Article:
Even as Budget preparation exercise has gained momentum, the finance ministry and the Planning Commission have failed to agree over the gross budgetary support for the annual plan 2007-08.
While the finance ministry has agreed to increase GBS to Rs 200,000 crore from earlier agreed sum of Rs 1,96,000 crore, the Commission has indicated that an additional Rs 15,000 crore would be required to meet the requirements of the priority sectors and increased demand for flag-ship programmes.
In the earlier meeting on GBS convened by the prime minister's office (PMO), the plan panel sought to increase gross budgetary support for next year by 22% to about 2,12,000 crore up from this year's (2006-07) GBS of 1,72,728 crore. This was, however, refused by the finance ministry on the ground that enough revenue could not be generated for increasing plan expenditure to that level.
The finance ministry has now agreed to provide a 16% increase in GBS over this year's support to Rs 200,000 and it is unlikely that it would go any further on the matter considering that the ministry is also looking at managing the deficit targets under the provisions of FRBM Act, said an official source.
Meanwhile, the Planning Commission is all set to send fresh requirements for plan funding to the finance ministry this week. The commission is under pressure from various ministries over higher allocations for next fiscal.
While government is looking at austerity measures to achieve growth while maintaining fiscal discipline, ministries like science and technology has sought 500% increase in allocations. Other ministries like HRD, Agriculture, Rural Development have all sought a substantial jump in plan expenditure by the government.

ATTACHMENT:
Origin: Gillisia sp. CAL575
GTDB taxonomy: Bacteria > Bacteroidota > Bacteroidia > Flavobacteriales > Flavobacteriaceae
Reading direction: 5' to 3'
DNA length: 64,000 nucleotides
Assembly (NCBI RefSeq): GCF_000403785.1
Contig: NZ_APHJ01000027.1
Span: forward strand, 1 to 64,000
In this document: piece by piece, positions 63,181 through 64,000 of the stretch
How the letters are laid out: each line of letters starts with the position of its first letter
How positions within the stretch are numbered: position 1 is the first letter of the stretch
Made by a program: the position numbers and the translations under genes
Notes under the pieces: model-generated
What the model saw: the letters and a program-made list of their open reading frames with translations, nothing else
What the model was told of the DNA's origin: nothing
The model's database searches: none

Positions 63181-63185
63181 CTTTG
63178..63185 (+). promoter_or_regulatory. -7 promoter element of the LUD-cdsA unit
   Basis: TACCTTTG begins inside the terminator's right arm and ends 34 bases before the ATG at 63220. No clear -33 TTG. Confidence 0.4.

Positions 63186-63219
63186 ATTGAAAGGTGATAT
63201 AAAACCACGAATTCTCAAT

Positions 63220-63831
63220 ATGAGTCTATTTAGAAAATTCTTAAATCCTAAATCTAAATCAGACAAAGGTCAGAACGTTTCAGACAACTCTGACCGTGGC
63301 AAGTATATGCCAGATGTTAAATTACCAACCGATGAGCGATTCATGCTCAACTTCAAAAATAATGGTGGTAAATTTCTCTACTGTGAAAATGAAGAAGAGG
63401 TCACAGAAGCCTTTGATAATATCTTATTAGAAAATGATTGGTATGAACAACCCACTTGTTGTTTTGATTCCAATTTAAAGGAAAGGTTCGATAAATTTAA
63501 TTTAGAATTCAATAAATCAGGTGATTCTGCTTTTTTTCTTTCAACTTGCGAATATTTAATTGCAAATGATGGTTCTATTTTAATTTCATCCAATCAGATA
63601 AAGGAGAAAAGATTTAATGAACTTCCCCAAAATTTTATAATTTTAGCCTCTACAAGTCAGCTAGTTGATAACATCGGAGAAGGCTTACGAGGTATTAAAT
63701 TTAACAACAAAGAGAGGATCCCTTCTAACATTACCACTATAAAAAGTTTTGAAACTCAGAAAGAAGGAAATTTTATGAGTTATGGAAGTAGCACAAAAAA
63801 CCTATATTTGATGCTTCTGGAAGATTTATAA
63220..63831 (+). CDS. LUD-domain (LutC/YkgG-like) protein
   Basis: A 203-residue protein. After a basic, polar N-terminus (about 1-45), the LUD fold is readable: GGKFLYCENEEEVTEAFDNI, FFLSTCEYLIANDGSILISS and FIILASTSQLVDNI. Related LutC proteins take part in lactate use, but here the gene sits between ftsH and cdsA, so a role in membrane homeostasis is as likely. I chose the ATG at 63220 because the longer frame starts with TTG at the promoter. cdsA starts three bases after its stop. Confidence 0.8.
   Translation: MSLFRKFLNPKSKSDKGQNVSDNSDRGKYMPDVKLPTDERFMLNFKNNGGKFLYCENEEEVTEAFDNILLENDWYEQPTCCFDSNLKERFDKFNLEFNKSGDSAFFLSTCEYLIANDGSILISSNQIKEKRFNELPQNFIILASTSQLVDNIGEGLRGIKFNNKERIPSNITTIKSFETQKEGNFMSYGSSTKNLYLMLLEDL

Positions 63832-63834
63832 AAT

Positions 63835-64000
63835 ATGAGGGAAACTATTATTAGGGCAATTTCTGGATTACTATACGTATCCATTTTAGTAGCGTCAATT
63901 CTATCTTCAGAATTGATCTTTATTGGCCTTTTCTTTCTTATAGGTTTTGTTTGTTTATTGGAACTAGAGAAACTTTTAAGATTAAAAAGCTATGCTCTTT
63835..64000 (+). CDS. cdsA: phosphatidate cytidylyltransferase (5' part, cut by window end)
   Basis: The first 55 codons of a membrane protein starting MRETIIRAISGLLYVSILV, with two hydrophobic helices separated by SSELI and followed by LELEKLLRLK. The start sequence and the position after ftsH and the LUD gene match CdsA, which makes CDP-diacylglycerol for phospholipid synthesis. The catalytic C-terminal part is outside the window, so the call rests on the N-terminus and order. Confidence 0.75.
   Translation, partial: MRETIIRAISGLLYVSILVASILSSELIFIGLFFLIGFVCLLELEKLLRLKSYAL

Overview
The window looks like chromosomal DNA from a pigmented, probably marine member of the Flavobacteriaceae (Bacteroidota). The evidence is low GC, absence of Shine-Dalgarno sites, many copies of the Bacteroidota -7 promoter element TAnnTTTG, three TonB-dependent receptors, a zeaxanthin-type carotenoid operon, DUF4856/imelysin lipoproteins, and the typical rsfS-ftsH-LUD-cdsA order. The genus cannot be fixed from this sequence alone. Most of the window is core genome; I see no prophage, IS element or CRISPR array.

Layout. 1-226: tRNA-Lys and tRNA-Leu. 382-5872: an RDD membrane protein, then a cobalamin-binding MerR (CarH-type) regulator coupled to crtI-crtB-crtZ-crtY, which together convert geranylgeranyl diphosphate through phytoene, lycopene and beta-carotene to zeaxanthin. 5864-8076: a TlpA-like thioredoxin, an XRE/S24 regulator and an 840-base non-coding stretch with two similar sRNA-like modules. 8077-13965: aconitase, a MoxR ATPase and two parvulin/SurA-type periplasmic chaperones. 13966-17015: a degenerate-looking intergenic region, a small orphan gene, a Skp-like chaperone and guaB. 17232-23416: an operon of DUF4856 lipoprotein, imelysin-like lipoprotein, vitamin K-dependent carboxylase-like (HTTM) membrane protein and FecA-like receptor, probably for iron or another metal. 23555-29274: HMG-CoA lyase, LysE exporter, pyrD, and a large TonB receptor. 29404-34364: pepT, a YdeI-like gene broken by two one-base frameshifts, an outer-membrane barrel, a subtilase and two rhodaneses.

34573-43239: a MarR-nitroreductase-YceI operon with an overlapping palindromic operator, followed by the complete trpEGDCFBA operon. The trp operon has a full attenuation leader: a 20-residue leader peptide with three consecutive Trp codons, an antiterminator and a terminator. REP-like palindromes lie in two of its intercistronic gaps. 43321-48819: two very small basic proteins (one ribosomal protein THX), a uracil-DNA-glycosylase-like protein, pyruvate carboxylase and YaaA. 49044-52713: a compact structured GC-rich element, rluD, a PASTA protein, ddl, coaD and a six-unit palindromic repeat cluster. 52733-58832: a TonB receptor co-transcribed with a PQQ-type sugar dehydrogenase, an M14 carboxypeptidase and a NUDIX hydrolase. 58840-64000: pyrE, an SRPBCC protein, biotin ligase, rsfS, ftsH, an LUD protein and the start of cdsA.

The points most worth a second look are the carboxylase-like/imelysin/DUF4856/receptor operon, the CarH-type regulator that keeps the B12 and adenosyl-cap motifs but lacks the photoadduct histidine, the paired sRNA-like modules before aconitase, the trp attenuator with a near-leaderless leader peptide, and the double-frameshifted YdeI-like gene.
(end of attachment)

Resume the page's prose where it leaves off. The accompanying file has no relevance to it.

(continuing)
The source said that the government is looking at pruning the central sector and centrally sponsored schemes (CSS) to unlock funds for utilisation in meeting the plan proposals of various ministries. In fact, the restructuring exercise has been identified as the core component of the Annual Plan 2007-08.
In all 155 CSS and about 1,251 central sector schemes are in operation in 2006-07. The government wants to terminate 103 CSS and 120 central sector schemes at the end of Tenth Plan.
However, this would have to be first ratified buy the National Development Council (NDC). Even these exercises are not enough to meet the aspirations of all sections and the finance ministry would have to look at other measures to provide a balance between expenditure requirements and maintain-ing fiscal prudence.